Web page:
When he hardens his own heart, that is his free will at work. But when God hardens his heart, that is no human free will.
Some say that Pharaoh made such a habit of hardening his heart that in the end he could not longer control himself; he had effectively abdicated his free will and it hardened by itself – in Biblical language, God hardened it.
The sages say that sin starts like a casual traveller; it becomes a welcome guest; in the end it takes over your house.
Another view is that it starts like a spider’s web, which is soft enough to be removed by a tiny touch; eventually it becomes as tough as a cable which cannot be broken. If this is the case, the hardening of Pharaoh’s heart is never anything other than his own doing.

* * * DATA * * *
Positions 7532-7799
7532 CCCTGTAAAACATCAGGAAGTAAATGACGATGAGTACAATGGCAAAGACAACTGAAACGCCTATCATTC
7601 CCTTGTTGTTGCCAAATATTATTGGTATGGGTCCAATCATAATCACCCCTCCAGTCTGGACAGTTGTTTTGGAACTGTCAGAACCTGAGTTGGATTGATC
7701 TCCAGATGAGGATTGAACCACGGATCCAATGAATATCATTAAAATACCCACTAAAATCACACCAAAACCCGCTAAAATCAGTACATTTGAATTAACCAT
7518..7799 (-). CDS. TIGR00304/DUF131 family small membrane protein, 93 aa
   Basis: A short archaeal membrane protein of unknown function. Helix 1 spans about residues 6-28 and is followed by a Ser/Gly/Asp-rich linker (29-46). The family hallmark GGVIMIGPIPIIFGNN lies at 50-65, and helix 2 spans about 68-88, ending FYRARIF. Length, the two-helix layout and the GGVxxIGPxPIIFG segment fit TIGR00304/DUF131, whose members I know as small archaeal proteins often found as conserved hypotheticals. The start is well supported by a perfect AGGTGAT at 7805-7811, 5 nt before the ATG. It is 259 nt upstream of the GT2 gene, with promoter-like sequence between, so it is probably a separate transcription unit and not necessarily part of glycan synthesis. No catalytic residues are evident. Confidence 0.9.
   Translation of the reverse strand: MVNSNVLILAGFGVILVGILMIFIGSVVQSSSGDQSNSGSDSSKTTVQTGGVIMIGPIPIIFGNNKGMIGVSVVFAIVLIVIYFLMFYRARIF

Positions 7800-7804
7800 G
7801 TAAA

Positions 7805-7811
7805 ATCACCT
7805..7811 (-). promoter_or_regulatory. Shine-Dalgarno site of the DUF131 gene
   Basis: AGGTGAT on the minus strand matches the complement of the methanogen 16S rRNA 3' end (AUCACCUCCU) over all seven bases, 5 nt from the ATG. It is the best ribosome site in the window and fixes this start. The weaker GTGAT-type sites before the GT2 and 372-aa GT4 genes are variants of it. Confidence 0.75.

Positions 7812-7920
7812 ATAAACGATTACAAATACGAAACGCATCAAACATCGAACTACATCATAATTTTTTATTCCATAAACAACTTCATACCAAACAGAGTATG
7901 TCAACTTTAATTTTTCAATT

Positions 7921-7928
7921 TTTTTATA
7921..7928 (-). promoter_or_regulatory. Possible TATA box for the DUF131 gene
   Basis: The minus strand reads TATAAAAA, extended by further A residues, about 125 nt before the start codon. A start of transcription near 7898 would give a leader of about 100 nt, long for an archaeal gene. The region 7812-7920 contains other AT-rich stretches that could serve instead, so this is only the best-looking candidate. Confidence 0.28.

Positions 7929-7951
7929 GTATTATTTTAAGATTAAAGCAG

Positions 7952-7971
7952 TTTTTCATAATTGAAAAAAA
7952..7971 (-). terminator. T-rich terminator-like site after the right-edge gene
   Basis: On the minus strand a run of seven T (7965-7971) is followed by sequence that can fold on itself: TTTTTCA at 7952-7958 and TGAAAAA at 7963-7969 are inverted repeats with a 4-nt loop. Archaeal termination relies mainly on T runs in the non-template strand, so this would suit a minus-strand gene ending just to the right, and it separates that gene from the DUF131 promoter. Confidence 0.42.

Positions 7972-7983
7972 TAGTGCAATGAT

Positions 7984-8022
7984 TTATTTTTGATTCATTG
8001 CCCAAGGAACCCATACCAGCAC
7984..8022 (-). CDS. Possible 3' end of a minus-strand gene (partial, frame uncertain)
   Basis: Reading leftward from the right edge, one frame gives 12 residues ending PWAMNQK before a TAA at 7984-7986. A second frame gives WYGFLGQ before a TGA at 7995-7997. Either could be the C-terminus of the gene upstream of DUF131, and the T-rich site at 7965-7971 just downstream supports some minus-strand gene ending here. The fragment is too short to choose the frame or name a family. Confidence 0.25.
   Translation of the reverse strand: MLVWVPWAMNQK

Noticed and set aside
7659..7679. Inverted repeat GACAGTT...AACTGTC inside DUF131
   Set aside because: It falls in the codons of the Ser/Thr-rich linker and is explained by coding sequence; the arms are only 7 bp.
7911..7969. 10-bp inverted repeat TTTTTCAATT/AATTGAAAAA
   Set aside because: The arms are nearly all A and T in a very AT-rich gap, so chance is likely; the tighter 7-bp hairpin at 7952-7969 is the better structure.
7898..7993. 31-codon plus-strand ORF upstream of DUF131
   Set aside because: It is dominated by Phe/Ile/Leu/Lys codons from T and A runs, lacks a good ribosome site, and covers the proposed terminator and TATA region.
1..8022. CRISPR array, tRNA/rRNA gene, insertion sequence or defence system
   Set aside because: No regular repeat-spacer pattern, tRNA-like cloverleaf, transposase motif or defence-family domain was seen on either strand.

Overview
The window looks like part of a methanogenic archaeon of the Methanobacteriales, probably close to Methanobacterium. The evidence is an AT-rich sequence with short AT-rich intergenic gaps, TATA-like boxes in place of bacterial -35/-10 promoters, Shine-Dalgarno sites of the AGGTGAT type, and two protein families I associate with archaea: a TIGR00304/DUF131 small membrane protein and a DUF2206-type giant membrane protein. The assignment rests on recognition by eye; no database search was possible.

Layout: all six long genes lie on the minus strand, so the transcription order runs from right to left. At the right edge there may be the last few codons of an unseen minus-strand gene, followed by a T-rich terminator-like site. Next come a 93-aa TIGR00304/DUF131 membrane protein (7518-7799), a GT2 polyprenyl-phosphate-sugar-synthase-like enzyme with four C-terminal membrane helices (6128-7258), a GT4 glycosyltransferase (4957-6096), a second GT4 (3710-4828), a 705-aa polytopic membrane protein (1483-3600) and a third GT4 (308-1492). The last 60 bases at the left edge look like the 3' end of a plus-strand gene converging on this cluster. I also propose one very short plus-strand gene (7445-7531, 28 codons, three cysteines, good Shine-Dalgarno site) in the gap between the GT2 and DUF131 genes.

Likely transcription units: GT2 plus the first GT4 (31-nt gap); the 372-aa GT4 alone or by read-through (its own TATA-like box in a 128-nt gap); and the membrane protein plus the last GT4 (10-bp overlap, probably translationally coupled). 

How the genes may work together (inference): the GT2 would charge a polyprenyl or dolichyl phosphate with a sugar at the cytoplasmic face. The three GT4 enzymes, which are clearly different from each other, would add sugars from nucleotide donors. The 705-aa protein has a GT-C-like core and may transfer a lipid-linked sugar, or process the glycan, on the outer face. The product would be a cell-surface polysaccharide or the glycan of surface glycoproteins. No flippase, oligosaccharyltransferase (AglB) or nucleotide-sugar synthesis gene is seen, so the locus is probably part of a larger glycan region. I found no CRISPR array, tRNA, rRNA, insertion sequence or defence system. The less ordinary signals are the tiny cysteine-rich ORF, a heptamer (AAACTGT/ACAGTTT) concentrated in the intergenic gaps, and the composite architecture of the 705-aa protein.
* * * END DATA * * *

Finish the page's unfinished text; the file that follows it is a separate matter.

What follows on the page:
Nonetheless, the philosophers are all exercised by the problem of how free will and determinism can co-exist.
A major statement of the dilemma is the rabbinic saying in the name of Rabbi Akiva, “Everything is determined, but free will is given.”
One of the many answers is that both parts of the dilemma are valid and what creates the problem is the mathematical one of the relationship between them: how much free will do we have, how much is determined?
There are thinkers who point out that the answer depends on who you are. The amount of free will given to a person differs according to their background and experience. No two people have the same genetic inheritance, nor are they have influenced by the same factors. Nor do they respond to events and influences in precisely the same fashion.
The Mussar (“ethical instruction”) movement teaches that life and free will begin where heredity and education leave off.